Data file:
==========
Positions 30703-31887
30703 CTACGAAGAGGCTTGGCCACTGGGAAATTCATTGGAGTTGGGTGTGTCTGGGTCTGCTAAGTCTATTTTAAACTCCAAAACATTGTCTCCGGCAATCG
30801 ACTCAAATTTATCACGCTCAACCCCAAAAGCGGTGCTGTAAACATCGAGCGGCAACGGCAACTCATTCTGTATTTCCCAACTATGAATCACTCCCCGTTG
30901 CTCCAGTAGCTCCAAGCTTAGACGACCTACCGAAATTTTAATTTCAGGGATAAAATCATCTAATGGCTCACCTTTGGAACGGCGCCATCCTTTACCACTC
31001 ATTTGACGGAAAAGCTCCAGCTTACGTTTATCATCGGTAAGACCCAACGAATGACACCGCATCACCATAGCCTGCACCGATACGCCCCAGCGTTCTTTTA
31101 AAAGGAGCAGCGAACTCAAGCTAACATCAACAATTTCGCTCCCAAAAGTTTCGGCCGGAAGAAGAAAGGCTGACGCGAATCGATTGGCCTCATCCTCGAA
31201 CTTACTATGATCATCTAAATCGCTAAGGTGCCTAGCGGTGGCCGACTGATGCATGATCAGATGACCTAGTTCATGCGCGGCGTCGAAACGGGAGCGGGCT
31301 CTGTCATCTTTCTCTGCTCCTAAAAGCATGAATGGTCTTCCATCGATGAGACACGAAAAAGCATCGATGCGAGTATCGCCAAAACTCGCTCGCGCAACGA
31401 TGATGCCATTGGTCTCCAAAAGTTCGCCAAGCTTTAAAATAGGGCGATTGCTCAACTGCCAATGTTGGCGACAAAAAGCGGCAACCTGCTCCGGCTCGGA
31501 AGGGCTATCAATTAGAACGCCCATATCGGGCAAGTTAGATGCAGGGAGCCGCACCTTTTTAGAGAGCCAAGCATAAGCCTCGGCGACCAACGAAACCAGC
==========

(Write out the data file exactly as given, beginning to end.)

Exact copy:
Positions 30703-31887
30703 CTACGAAGAGGCTTGGCCACTGGGAAATTCATTGGAGTTGGGTGTGTCTGGGTCTGCTAAGTCTATTTTAAACTCCAAAACATTGTCTCCGGCAATCG
30801 ACTCAAATTTATCACGCTCAACCCCAAAAGCGGTGCTGTAAACATCGAGCGGCAACGGCAACTCATTCTGTATTTCCCAACTATGAATCACTCCCCGTTG
30901 CTCCAGTAGCTCCAAGCTTAGACGACCTACCGAAATTTTAATTTCAGGGATAAAATCATCTAATGGCTCACCTTTGGAACGGCGCCATCCTTTACCACTC
31001 ATTTGACGGAAAAGCTCCAGCTTACGTTTATCATCGGTAAGACCCAACGAATGACACCGCATCACCATAGCCTGCACCGATACGCCCCAGCGTTCTTTTA
31101 AAAGGAGCAGCGAACTCAAGCTAACATCAACAATTTCGCTCCCAAAAGTTTCGGCCGGAAGAAGAAAGGCTGACGCGAATCGATTGGCCTCATCCTCGAA
31201 CTTACTATGATCATCTAAATCGCTAAGGTGCCTAGCGGTGGCCGACTGATGCATGATCAGATGACCTAGTTCATGCGCGGCGTCGAAACGGGAGCGGGCT
31301 CTGTCATCTTTCTCTGCTCCTAAAAGCATGAATGGTCTTCCATCGATGAGACACGAAAAAGCATCGATGCGAGTATCGCCAAAACTCGCTCGCGCAACGA
31401 TGATGCCATTGGTCTCCAAAAGTTCGCCAAGCTTTAAAATAGGGCGATTGCTCAACTGCCAATGTTGGCGACAAAAAGCGGCAACCTGCTCCGGCTCGGA
31501 AGGGCTATCAATTAGAACGCCCATATCGGGCAAGTTAGATGCAGGGAGCCGCACCTTTTTAGAGAGCCAAGCATAAGCCTCGGCGACCAACGAAACCAGC